Sunday, July 28, 2013

The Skull and the Nightingale

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The Skull and the Nightingale
Author Michael Irwin
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When Richard Fenwick, a young man without family or means, returns to London from the Grand Tour, his wealthy godfather, James Gilbert, has an unexpected proposition. Gilbert has led a sedate life in Worcestershire, but now in his advancing years, he feels the urge to experience, even vicariously, the extremes of human feeling-love and passion, in particular-along with something much more sinister. He asks Richard to serve as his proxy, and his ward, desiring the life of a leisurely gentleman, believes he has no option but to accept. It soon becomes apparent that Gilbert desires correspondence of a more titillating nature-news filled with tales of carousing, flirtation, and excess-and so Richard begins to write of London's moresalacious side. For here is an appealing invitation to hedonism and Richard, eager to discover his true character, rises to the challenge. moresalacious side. For here is an appealing invitation to hedonism and Richard, eager to discover his true character, rises to the challenge. salacious side. For here is an appealing invitation to hedonism and Richard, eager to discover his true character, rises to the challenge. But Gilbert's elaborate and manipulative "experiments" into the workings of human behavior soon drag Richard into a vortex of betrayal and danger where lives are ruined and tragedy is a step away. And when Richard does the unthinkable and falls in love with one of Gilbert's pawns, the stakes are raised even higher. But is it too late for him to escape the Faustian pact?
Review: The Skull and the Nightingale captured my attention when it claimed that it fell in tradition with Liaisons Dangereuses and echoed The Crimson Petal and the White, which just happens to be one of my favorite novels of all time. I must say, with such grand references, I opened the book with high expectations. If I had a red pen, I would go back and cross out all literary comparisons along with the words, 'chilling,' 'deliciously dark,' and 'exciting.' Thus, leaving the not so captivating blurb of, 'A literary novel of manipulation, sex and seduction set in eighteenth-century England.' That accurately depicts what you can truly expect from the book.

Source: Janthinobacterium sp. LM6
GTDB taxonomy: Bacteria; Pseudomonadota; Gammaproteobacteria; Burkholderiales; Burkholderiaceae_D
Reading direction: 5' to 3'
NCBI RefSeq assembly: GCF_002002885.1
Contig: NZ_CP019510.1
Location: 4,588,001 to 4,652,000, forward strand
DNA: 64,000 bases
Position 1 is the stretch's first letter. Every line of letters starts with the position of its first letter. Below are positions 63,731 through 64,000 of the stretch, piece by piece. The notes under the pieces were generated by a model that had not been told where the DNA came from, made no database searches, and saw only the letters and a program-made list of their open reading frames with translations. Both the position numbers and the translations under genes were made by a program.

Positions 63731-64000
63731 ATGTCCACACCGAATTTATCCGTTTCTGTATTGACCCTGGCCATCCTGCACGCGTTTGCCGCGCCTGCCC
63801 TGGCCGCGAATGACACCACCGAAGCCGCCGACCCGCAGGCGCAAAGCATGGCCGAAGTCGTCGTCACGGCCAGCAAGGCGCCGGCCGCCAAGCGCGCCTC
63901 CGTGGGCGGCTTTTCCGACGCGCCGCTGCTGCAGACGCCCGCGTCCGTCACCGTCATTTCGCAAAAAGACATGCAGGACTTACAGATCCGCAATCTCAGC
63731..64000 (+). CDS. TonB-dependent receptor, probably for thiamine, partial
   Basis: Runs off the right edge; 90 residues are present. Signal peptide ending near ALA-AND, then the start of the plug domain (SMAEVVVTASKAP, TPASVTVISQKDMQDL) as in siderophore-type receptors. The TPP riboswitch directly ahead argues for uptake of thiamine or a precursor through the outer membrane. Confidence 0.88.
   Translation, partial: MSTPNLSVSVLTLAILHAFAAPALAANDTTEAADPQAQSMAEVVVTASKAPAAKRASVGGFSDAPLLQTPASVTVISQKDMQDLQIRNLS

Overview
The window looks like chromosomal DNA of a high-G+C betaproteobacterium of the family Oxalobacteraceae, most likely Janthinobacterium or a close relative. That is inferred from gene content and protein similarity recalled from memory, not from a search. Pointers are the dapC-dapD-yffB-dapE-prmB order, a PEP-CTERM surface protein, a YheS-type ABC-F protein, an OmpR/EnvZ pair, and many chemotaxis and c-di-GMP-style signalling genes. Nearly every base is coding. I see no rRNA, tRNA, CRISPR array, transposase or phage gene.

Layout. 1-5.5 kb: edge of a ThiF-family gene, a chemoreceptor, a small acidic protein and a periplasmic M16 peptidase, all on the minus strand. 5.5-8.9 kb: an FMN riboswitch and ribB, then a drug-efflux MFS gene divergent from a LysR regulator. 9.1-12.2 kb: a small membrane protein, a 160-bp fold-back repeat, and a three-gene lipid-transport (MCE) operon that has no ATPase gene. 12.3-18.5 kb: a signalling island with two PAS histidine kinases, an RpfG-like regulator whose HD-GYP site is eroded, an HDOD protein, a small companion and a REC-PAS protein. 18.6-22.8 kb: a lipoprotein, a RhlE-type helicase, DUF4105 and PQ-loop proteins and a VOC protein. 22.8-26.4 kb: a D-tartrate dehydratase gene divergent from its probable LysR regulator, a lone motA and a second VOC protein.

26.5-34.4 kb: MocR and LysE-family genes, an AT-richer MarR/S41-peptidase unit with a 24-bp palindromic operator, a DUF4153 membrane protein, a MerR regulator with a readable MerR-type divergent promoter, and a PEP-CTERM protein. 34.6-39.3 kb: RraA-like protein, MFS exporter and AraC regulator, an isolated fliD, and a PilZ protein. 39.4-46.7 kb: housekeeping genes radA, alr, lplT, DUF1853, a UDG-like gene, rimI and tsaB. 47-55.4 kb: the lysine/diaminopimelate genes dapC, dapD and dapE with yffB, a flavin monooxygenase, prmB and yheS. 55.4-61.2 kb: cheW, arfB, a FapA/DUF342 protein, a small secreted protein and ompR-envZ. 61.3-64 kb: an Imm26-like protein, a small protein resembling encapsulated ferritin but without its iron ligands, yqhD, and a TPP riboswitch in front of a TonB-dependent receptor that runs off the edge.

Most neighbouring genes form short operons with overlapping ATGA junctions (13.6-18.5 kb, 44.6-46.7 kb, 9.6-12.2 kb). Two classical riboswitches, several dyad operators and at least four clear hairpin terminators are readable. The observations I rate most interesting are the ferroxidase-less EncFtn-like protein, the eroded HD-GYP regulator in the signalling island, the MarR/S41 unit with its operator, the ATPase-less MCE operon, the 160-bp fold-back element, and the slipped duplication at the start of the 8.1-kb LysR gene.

Much of the story is communicated through letters sent between characters. A few italicized letters would have added a creative element, but by using this continued mode of delivery throughout the novel...well, it becomes tedious, limits POV and kills any active tension. Several times a recap of events (out of necessity) is repeated in letter form. Sure, some detailing is left out to show the withholding of intimate details, but I certainly did not want to read any scene twice.

There is potential for the plot. I believe it has all the bones needed in the basic structure for it to live up to the adjectives given, but unfortunately, the more exciting, urgent period drama twists were not taken. Half way through the book I was convinced the godfather was a sociopath, which would have been fabulous, but the old man abandons his strangeness toward the end. It turns out he's just another eccentric pervert. In fact, all the quirky characters are domesticated rather easily or written off completely. The author took the least imaginative path for the 'twist' and to my disappointment, made the plot a touch predictable. The sexual scenes consist of aggressive grunting and border on descriptions of rationalized rape.

If you've read the novels mentioned above, you might find this one to be as satisfying as a tepid cup of tea. 

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*ARC provided by William Morrow courtesy of Amazon Vine

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